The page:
SQUATTERPUNK (Khavn Dela Cruz)

Call it whatever you want- a hybrid of visual narrative and documentary, or an extended punk rock music video. Khavn's SQUATTERPUNK, one of the precursors to his later feature MONDOMANILA, is an undeniable artistic experimentation. 

The electric guitar protrudes onto the screen, highlighting informal settlers' lust for life amidst a backdrop of decay and depravity. Khavn's camera follows youngsters as they play makeshift soccer, sniff rugby, and act all punk. One of the characters even sports a Travis Bickle haircut, and like what the other characters would feel, the audience anticipates the result when such character sits for that said haircut. This is one of the film's plus: it makes the audience a part of the immersion. 

If you're not into genres where dialogue is substituted with visuals, especially where tracking shots are overabundant, then this is not for you. The characters need not say anything. Khavn's camera speaks some unspeakable truths about urban poverty.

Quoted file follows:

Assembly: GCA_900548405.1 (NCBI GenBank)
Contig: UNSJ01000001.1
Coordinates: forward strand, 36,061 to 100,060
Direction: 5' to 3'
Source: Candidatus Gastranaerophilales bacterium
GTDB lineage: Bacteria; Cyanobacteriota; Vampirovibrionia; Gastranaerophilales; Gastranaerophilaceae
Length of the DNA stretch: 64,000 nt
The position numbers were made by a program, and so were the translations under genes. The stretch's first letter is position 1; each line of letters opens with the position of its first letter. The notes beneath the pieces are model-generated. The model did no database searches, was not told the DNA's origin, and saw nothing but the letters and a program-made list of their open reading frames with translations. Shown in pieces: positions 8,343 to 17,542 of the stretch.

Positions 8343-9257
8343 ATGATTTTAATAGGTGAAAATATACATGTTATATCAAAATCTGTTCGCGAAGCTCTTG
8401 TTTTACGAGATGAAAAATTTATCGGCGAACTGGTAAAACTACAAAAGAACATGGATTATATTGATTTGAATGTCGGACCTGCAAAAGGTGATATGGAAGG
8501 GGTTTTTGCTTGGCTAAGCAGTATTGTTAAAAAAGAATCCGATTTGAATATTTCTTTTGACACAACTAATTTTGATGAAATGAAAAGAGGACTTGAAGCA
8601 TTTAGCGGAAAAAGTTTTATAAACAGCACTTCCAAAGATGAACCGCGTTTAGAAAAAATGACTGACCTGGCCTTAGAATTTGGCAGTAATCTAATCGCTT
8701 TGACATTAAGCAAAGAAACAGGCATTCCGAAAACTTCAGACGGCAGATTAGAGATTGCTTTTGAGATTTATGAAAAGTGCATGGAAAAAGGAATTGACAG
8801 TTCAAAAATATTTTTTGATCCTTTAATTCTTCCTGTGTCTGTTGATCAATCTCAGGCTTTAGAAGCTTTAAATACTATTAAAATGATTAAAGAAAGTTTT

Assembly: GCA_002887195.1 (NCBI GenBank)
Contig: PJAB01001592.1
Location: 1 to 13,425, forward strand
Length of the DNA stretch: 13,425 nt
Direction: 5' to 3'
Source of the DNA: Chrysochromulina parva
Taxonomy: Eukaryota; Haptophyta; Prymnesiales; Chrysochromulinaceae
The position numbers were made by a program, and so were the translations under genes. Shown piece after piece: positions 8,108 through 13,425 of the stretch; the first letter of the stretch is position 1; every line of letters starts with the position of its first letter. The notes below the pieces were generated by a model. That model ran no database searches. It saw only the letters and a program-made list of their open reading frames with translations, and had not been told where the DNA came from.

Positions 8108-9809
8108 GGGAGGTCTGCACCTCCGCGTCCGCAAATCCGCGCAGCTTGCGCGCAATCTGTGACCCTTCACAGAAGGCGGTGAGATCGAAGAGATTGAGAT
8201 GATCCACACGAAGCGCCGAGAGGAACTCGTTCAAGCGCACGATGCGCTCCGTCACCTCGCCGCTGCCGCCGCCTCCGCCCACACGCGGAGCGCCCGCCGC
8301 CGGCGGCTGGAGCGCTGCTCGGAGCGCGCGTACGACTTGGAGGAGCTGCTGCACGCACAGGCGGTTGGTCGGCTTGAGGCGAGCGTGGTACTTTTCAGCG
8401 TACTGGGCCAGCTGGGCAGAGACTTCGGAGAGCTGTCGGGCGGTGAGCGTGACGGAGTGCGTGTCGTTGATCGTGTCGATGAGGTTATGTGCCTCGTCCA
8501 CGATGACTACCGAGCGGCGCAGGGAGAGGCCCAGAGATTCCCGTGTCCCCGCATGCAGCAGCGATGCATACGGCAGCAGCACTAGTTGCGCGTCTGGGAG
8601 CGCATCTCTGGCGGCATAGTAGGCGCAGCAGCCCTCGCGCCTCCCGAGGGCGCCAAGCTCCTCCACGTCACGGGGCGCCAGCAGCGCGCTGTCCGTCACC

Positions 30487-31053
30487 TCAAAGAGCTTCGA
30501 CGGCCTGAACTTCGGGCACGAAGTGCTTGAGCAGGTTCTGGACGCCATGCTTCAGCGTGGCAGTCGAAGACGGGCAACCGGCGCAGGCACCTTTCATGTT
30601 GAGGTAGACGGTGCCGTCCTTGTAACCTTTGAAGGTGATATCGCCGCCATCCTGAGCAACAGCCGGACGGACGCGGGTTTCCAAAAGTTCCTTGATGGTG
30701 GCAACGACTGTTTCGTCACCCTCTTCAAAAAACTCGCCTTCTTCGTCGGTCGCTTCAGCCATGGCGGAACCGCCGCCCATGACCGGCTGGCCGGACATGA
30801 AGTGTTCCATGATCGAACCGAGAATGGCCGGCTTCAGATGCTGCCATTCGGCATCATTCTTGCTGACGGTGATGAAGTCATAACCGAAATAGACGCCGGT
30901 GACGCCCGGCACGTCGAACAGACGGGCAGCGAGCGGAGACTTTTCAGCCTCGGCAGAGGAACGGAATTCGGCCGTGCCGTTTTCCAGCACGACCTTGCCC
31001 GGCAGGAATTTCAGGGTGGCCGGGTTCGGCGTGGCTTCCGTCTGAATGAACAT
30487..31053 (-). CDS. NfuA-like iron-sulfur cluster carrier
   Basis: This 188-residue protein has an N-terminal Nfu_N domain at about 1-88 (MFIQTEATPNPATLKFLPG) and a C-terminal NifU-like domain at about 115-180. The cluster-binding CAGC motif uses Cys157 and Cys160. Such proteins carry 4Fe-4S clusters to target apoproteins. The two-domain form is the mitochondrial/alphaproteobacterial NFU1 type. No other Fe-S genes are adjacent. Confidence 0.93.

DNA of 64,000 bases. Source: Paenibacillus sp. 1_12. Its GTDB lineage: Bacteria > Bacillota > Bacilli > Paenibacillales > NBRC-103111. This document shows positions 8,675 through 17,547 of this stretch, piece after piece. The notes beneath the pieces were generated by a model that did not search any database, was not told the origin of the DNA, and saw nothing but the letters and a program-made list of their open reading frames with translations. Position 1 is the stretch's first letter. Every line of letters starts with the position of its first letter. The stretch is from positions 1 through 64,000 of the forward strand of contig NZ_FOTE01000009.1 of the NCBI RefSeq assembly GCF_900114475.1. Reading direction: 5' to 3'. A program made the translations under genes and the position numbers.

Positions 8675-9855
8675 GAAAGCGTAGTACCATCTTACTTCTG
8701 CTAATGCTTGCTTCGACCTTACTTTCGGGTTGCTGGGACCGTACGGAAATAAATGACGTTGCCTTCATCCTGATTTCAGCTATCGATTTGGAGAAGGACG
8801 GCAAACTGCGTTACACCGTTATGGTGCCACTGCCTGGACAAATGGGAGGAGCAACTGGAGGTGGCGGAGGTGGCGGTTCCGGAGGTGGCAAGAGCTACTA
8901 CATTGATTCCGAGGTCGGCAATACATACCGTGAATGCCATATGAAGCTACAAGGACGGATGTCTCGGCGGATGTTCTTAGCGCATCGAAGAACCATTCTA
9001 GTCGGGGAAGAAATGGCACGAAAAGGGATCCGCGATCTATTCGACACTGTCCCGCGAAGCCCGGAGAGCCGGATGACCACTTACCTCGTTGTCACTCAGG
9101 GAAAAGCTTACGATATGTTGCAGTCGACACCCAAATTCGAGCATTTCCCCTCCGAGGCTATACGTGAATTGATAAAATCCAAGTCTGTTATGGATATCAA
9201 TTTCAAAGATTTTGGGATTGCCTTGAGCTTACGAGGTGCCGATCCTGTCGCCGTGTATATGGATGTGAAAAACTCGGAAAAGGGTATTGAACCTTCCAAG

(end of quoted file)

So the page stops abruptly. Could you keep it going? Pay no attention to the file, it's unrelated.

At times, the film feels dragging. The music really uplifts that feeling.

Throughout the movie there are popular Filipino sayings, placed in title cards as means of guidance to the immediately preceding scenes. The first one at the beginning is a guide for the whole film.

SQUATTERPUNK's message is simple, and yet it does not lose Khavn's flair for direct but artful use of satire. In one particular scene, the youngsters altogether take a dump on a mountain of garabage. This could be representative of taking a dump on the "system", saying help from the government would be a good idea, but if not well fuck you then, we're gonna live our life anyway.  



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